• Post-traumatic stress disorder
  • Suicidal ideation or failed suicide attempts
  • Aggression
  • Insomnia
  • Poor academic performance and career damage
  • Isolation
  • Change in appearance, weight loss, or gain
  • Substance use disorder
  • Women, Addiction, and Domestic Abuse

According to the American Society of Addiction Medicine, women are 2 to 4 times more likely to experience domestic abuse when they have a partner who drinks alcohol. Women experiencing domestic abuse and addiction or having a partner with a substance use disorder may be self-medicating to cope. Women experiencing domestic abuse are more likely to smoke cigarettes. Women dealing with domestic violence are more likely to have eating disorders or obesity. 

Women exposed to sexual assault are:

  • 3.4 times more likely to use marijuana
  • 6.4 times more likely to use cocaine
  • 5.3 times more likely to use prescription drugs
  • More vulnerable to homelessness
  • More vulnerable to poverty
  • More vulnerable to developing a substance use disorder

The National Coalition Against Domestic Violence claims that while women are abusive partners, there is little data collection. Women who abuse are more likely to have an alcohol use disorder. Women who perpetrate domestic violence have anger issues as a motive. It is always a question as to who the abusive partner is when domestic violence occurs; women initiate violence as well as men, but a more significant percentage state self-defense as a reason. 

Men, Addiction, and Domestic Abuse

According to the National Coalition Against Domestic Violence, 1 in 4 men report physical assault by an intimate partner by slapping, pushing, or shoving. 1 in 7 men report severe physical assault, including being hit with a fist or hard object, kicked, slammed against something, choked, or burned by an intimate partner in their lifetime. The same abusive tactics are used against men, using the control and power wheel, including psychologically aggressive behavior, with 48.8% of men. 4 in 10 have experienced coercive control, including isolation, manipulation, threats, and economic power. 

Experts writing about Substance Abuse Treatment and Domestic Violence from the National Library of Medicine agree that the most significant contributing factor to domestic violence is alcohol. The question remains that the researchers are still searching for the answer to where the violence comes from in men. They are unclear if the man is violent because he is drunk or drinks to reduce inhibitions against violent behaviors. Aggressive behavior is close to intoxication, which may be a significant factor in men.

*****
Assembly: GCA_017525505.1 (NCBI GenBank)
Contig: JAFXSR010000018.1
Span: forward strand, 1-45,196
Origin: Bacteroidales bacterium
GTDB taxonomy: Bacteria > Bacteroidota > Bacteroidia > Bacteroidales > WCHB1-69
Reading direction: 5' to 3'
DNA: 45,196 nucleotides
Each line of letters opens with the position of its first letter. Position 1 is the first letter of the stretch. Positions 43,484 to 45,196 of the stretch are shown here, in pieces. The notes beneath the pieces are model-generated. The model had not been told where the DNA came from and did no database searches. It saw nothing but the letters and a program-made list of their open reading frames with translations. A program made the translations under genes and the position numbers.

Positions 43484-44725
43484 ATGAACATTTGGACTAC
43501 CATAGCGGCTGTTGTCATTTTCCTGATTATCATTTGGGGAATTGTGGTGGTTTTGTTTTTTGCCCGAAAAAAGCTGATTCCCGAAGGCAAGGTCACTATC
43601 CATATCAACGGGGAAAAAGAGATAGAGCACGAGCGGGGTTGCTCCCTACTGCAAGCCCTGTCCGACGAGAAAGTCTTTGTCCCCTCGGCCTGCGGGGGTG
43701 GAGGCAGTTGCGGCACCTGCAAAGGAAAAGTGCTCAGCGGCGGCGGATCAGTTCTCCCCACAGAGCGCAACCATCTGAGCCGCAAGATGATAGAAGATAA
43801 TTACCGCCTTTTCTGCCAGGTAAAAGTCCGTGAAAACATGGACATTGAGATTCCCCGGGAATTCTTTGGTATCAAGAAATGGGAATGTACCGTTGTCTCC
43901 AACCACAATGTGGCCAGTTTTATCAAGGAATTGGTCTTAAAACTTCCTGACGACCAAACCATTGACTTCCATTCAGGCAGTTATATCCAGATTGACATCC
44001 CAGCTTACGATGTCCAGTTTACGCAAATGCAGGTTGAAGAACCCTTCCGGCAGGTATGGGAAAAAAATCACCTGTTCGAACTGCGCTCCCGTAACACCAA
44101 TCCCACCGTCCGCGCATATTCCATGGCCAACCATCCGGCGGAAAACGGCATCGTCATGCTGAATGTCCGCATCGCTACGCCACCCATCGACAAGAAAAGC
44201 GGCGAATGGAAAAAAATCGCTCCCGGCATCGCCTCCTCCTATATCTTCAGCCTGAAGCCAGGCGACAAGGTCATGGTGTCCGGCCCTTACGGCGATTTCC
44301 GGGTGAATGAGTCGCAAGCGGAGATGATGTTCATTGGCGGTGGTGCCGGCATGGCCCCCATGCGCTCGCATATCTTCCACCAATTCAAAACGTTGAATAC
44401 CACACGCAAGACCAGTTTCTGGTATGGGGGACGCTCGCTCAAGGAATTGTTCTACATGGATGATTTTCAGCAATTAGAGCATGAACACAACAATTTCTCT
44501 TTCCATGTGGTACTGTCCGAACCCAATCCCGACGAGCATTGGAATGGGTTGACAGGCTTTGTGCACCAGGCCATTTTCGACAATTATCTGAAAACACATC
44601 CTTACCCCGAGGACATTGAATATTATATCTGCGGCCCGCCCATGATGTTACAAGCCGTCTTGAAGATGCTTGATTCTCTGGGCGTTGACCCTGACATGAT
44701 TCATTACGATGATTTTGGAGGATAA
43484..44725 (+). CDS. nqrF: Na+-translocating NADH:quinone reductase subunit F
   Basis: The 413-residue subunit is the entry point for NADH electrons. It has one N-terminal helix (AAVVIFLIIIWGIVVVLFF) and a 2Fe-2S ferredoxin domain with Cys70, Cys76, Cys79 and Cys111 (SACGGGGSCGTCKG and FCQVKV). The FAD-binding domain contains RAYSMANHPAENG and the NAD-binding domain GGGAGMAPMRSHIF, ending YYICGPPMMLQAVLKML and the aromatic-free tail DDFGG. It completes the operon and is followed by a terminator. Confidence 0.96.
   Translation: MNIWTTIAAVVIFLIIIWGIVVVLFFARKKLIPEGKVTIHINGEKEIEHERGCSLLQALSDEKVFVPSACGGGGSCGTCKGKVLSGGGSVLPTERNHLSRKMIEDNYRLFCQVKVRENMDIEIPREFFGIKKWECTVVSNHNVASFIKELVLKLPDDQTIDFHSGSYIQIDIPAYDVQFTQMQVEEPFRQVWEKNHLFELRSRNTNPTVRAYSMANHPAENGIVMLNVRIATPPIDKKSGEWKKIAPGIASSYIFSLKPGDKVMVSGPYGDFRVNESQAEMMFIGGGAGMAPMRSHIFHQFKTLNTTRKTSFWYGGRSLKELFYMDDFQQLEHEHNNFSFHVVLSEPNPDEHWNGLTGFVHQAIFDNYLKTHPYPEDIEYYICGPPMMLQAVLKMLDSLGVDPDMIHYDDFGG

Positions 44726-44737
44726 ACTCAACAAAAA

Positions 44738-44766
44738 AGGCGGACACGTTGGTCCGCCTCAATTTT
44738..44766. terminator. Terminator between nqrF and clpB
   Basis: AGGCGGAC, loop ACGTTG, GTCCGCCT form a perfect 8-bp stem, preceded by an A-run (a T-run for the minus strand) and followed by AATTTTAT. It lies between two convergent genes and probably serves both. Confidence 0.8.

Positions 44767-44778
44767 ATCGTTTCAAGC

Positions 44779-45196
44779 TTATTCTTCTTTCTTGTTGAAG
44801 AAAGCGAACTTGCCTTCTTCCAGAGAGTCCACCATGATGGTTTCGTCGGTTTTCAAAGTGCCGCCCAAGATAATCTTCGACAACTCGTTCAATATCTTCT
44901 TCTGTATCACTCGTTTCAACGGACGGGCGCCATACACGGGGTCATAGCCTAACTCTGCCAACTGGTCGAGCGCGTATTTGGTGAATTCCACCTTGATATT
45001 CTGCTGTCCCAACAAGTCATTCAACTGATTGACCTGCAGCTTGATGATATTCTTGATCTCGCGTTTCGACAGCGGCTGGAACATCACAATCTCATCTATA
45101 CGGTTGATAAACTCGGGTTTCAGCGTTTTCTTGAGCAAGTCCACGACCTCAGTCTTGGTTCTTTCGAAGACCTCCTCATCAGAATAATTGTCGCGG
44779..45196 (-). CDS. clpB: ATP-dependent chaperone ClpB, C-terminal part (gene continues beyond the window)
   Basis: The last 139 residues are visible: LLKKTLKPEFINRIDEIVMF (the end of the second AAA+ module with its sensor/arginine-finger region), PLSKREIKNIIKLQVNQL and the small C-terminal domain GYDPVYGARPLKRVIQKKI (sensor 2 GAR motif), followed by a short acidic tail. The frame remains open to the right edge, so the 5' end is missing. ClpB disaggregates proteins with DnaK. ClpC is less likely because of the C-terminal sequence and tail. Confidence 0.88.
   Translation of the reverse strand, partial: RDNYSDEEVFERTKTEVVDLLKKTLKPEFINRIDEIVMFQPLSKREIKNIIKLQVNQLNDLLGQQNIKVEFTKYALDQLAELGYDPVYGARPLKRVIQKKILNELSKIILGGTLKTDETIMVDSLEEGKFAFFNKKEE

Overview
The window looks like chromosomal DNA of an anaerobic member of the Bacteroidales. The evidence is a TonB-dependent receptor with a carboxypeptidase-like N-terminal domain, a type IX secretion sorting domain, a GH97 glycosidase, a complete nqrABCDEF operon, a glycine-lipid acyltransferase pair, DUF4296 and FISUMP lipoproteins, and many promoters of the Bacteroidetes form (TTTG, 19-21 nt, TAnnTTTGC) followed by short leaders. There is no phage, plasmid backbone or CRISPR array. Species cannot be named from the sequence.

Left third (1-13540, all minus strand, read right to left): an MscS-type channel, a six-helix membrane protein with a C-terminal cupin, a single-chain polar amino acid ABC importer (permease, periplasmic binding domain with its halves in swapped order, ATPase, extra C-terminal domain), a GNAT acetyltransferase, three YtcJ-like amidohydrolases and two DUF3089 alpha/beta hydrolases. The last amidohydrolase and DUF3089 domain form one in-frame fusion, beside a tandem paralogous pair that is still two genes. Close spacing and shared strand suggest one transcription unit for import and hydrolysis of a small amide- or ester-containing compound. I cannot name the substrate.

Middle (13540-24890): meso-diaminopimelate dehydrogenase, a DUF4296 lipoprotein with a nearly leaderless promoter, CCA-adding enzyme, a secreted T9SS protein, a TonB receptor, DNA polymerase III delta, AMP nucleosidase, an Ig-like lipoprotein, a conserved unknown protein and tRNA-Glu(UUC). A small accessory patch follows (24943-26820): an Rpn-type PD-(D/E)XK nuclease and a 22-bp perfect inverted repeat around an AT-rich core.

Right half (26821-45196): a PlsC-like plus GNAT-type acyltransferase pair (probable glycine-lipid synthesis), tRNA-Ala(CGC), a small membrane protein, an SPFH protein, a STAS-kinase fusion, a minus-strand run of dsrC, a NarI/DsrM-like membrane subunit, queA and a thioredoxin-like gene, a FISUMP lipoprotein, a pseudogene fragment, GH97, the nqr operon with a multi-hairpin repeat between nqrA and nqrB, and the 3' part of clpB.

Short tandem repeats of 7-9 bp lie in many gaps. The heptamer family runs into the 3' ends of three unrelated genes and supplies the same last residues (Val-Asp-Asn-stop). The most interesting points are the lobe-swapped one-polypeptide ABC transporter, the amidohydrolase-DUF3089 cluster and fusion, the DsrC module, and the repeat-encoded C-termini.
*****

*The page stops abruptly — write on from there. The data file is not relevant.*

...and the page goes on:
Effects on Children

According to the National Coalition Against Domestic Violence, children experiencing domestic violence and substance abuse in their homes believe that 40% had fathers with a drinking problem. For children experiencing physical abuse, they have a connection with a substance use disorder later in life. 1 in 5 children are witness to domestic violence in their childhood. Domestic violence is a form of childhood trauma and poses a greater risk of severe adulthood issues. 

The following adult health problems can develop from childhood trauma:

  • Obesity
  • Cancer
  • Heart disease
  • Depression
  • Substance use disorder
  • Tobacco use
  • Unintended pregnancy

Treatment and Finding Safety

Domestic abuse and addiction are both treatable issues. Alcohol use disorders respond positively to medically monitored detox to manage withdrawal symptoms. Rehab following detox allows individual therapy to delve into addiction and domestic abuse therapy. Family and group therapy are beneficial in both addiction and domestic abuse counseling. Assessments for mental health co-occurring disorders will allow medical and mental health professionals to design a treatment plan for those conditions. 

Find Healing from Domestic Violence and Substance Use Disorders in Georgia

Never giving up hope for healing in domestic violence and addiction treatment is essential. The Retreat of Atlanta, Georgia, offers a detox plan to begin recovering from a substance use disorder. Therapy options can start after the substance is out of the body and sobriety is complete. Contact the center to initiate an assessment and initiate the process.